Highlights saved before July 30, 2012 will not be displayed on their respective source pages.

You can easily re-create the highlights by opening the book page or article, selecting the text, and clicking “Highlight.”

Citations (0)
Some of your citations are legacy items.

Any citation created before July 30, 2012 will labeled as a “Cited page.” New citations will be saved as cited passages, pages or articles.

We also added the ability to view new citations from your projects or the book or article where you created them.

Notes (0)
Bookmarks (0)

You have no saved items from this book

Project items include:
  • Saved book/article
  • Highlights
  • Quotes/citations
  • Notes
  • Bookmarks
Notes
Cite this page

Cited page

Style
Citations are available only to our active members.
Buy instant access to cite pages or passages in MLA, APA and Chicago citation styles.

(Einhorn, 1992, p. 25)

(Einhorn 25)

1. Lois J. Einhorn, Abraham Lincoln, the Orator: Penetrating the Lincoln Legend (Westport, CT: Greenwood Press, 1992), 25, http://www.questia.com/read/27419298.

Cited page

Bookmark this page
Documents Illustrative of the Formation of the Union of the American States
Table of contents

Table of contents

Settings

Settings

Typeface
Text size Smaller Larger Reset View mode
Search within

Search within this book

Look up

Look up a word

  • Dictionary
  • Thesaurus
Please submit a word or phrase above.
Print this page

Print this page

Why can't I print more than one page at a time?

Help
Full screen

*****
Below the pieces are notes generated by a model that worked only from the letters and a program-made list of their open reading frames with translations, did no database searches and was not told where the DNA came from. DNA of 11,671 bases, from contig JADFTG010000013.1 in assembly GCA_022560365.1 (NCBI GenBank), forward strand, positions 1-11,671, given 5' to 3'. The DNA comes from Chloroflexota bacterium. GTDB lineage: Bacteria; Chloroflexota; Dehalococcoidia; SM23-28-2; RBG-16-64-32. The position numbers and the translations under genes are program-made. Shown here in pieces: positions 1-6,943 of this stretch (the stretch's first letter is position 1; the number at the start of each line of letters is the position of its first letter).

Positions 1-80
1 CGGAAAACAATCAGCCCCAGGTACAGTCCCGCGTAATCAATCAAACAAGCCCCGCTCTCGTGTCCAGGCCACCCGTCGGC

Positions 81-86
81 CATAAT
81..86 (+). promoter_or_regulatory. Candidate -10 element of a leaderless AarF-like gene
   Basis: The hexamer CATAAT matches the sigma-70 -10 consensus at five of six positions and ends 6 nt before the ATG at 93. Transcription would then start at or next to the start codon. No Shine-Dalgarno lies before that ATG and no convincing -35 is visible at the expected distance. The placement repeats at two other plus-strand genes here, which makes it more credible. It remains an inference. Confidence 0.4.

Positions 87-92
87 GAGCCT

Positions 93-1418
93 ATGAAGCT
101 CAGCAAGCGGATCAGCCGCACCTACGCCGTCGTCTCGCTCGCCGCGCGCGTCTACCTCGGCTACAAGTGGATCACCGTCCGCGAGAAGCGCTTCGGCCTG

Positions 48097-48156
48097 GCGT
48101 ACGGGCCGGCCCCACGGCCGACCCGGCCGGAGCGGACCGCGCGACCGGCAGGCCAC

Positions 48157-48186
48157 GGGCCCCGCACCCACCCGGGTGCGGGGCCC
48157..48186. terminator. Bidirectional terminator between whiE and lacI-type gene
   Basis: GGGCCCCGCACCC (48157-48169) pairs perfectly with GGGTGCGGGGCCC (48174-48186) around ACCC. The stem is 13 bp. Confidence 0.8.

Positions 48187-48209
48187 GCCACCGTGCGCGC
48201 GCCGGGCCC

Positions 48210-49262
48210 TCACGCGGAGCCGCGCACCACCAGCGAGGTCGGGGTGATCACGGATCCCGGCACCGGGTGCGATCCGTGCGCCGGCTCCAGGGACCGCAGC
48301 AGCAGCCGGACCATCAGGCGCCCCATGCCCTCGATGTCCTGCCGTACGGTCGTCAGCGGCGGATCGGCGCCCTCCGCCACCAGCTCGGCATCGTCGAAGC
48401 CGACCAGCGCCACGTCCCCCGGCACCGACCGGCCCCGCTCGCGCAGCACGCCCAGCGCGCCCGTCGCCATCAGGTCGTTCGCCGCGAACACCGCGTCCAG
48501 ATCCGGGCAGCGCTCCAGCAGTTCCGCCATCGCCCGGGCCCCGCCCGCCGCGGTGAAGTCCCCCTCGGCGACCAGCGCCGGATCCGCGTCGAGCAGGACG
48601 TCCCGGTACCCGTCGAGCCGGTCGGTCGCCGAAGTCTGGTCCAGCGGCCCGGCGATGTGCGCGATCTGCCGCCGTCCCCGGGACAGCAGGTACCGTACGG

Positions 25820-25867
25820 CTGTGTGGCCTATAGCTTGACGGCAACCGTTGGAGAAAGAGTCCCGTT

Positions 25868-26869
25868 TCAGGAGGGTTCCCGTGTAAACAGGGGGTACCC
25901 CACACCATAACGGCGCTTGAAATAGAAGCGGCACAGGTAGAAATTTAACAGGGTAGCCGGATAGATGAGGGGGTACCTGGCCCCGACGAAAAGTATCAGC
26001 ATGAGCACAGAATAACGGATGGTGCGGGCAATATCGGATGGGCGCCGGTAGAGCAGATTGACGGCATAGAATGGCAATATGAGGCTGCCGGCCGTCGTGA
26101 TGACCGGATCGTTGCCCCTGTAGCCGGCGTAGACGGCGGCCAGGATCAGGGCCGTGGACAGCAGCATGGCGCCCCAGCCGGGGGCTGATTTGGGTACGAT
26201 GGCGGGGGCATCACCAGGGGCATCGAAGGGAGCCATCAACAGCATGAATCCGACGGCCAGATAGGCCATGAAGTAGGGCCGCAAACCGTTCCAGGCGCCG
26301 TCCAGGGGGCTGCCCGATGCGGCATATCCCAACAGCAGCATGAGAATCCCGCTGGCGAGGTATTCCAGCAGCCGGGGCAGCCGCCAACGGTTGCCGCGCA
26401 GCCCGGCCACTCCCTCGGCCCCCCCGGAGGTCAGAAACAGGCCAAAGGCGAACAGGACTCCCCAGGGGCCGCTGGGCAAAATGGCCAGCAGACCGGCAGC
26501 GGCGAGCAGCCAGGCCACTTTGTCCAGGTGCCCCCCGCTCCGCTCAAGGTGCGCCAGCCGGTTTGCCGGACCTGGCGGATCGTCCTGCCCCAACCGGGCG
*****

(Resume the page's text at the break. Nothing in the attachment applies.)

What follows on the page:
/ 1124

matching results for page

    Questia reader help

    How to highlight and cite specific passages

    1. Click or tap the first word you want to select.
    2. Click or tap the last word you want to select, and you’ll see everything in between get selected.
    3. You’ll then get a menu of options like creating a highlight or a citation from that passage of text.

    OK, got it!

    Cited passage

    Style
    Citations are available only to our active members.
    Buy instant access to cite pages or passages in MLA, APA and Chicago citation styles.

    "Portraying himself as an honest, ordinary person helped Lincoln identify with his audiences." (Einhorn, 1992, p. 25).

    "Portraying himself as an honest, ordinary person helped Lincoln identify with his audiences." (Einhorn 25)

    "Portraying himself as an honest, ordinary person helped Lincoln identify with his audiences."1

    1. Lois J. Einhorn, Abraham Lincoln, the Orator: Penetrating the Lincoln Legend (Westport, CT: Greenwood Press, 1992), 25, http://www.questia.com/read/27419298.

    Cited passage

    Thanks for trying Questia!

    Please continue trying out our research tools, but please note, full functionality is available only to our active members.

    Your work will be lost once you leave this Web page.

    Buy instant access to save your work.

    Already a member? Log in now.

    Author Advanced search

    Oops!

    An unknown error has occurred. Please click the button below to reload the page. If the problem persists, please try again in a little while.